• Unbeknownst to its more than one million customers, the private genetic testing company Family Tree DNA quietly forged a partnership with the FBI in 2018. A change in its terms of service, implemented in December, grants law enforcement access to its database to identify suspects of “a violent crime” and victims of unsolved homicides and sexual assaults. In an apology email to customers, which was obtained by The New York Times, the company’s president Bennett Greenspan wrote: “We’ve received an incredible amount of support from those of you who believe this is an opportunity for honest, law-abiding citizens to help catch bad guys and bring closure to devastated families.” Greenspan was not apologizing for the agreement, but rather for not disclosing the company’s relationship with the government agency sooner. Seemingly blind to the backlash the news received from both customers and privacy advocates, who note that the close relatives of users who submit their DNA are also unwittingly registered, the company issued a statement doubling down on their decision: “Without realizing it [Family Tree DNA founder and CEO Bennett Greenspan] had inadvertently created a platform that, nearly two decades later, would help law enforcement agencies solve violent crimes faster than ever.” (BuzzFeed News)
• Scientists this week reported tantalizing new evidence that gut bacteria — the microorganisms that naturally inhabit the human digestive tract — may play a role in a person’s mood. In a paper published in Nature Microbiology, a team of scientists discovered that two types of such bacteria are missing from the guts of people diagnosed with depression. The study surveyed the gut microbiome of more than 1,000 Belgians, of whom some 176 were identified as depressed. That group consistently lacked the two strains of bacteria found in those reporting a high quality of life. Researchers noted that the human research follows on studies in mice that also indicated a gut bacteria-behavior connection. But they cautioned that the information is preliminary and still not well understood; whether the link is causal has not yet been established. Still, the work “really pushes the field” in that direction, acknowledged John Cryan, a neuroscientist at University College Cork in Ireland, who has been studying the connection. (Science)
• The prestigious American Association for the Advancement of Science (AAAS) was forced this week to retract a press release and withdraw the planned issuing of its annual Scientific Freedom and Responsibility Award after backlash from critics both inside and outside the organization. On Monday, AAAS issued an announcement that the 2019 award, which honors “scientists and engineers, or their organizations, whose exemplary actions have demonstrated scientific freedom and responsibility in challenging circumstances,” would go to two Sri Lankan researchers who had, according to AAAS, uncovered a connection between high rates of kidney disease in that country and the controversial — and widely used — agricultural chemical glyphosate. The headline on the now-disappeared AAAS press release (preserved at the Web Archive here) spoke of “lethal herbicides” and, in a photo caption, “a deadly herbicide called glyphosate.” The problem, of course, is that while the safety of glyphosate is a matter of ongoing study and heated public debate, such strident characterizations of the chemical ventured far beyond of any known evidence, and indeed, well beyond the work of the two Sri Lankan researchers. The outcry from many in the scientific community was swift, and after deleting the press release, AAAS said on its Twitter feed that it was “taking steps to reassess the 2019 Award for Scientific Freedom and Responsibility.” (Various sources)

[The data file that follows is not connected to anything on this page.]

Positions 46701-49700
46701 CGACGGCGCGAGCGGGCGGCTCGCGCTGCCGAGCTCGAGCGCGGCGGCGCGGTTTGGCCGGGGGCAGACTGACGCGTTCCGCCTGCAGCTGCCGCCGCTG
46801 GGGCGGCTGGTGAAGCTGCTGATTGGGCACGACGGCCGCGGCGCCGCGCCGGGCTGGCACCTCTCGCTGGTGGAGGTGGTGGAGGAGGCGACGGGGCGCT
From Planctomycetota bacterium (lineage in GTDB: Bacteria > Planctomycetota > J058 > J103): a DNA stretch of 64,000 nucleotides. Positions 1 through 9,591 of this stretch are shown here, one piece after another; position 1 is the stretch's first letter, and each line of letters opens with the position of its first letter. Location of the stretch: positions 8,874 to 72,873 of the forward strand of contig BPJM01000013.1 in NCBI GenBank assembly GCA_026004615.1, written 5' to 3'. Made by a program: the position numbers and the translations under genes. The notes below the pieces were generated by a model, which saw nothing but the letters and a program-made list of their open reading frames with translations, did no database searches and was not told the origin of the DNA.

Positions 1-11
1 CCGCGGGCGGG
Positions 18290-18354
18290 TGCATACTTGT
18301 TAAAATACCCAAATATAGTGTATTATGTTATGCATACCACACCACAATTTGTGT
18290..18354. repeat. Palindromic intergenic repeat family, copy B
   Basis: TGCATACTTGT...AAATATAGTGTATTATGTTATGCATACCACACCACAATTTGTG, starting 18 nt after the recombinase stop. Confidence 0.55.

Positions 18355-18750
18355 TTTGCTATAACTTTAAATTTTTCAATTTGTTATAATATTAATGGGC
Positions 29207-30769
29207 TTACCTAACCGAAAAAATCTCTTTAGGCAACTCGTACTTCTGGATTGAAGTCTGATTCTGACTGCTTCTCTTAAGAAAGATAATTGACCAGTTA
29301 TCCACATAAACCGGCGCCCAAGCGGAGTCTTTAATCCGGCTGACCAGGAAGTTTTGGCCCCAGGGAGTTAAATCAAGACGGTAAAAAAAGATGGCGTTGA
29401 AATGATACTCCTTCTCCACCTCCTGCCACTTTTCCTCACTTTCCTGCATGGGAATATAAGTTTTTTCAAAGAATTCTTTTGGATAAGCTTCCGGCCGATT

• And finally: In an effort to protect the beleaguered Florida Barrier Reef, Key West officials have voted to ban the sale of sunscreens containing oxybenzone and octinoxate. The ban will go into effect January 1, 2021, and comes months after a similar measure was passed by Hawaii. The vote followed a vigorous debate that pit concerns of environmental protection against public health. Critics, including dermatologists and industry lobbyists, say the ban will discourage sunscreen use and lead to higher rates of cancer. They argue that the biggest threats to the reef, which has lost more than 90 percent of its coral cover in some areas, are not sunscreens but problems like global warming, overfishing, and agricultural runoff. But scientists say there’s extensive evidence that oxybenzone and octinoxate are toxic to coral, and the National Park Service estimates that between 4,000 and 6,000 tons of sunscreen wash off into reef areas every year. “At the very least, it’s an incremental stressor in a system that’s already stressed beyond its capacity,” marine biologist Rivah Winter told the Miami Herald. Key West’s ban will still allow the sale of zinc- and titanium-based sunscreens, which are not thought to be harmful to corals. (The Miami Herald)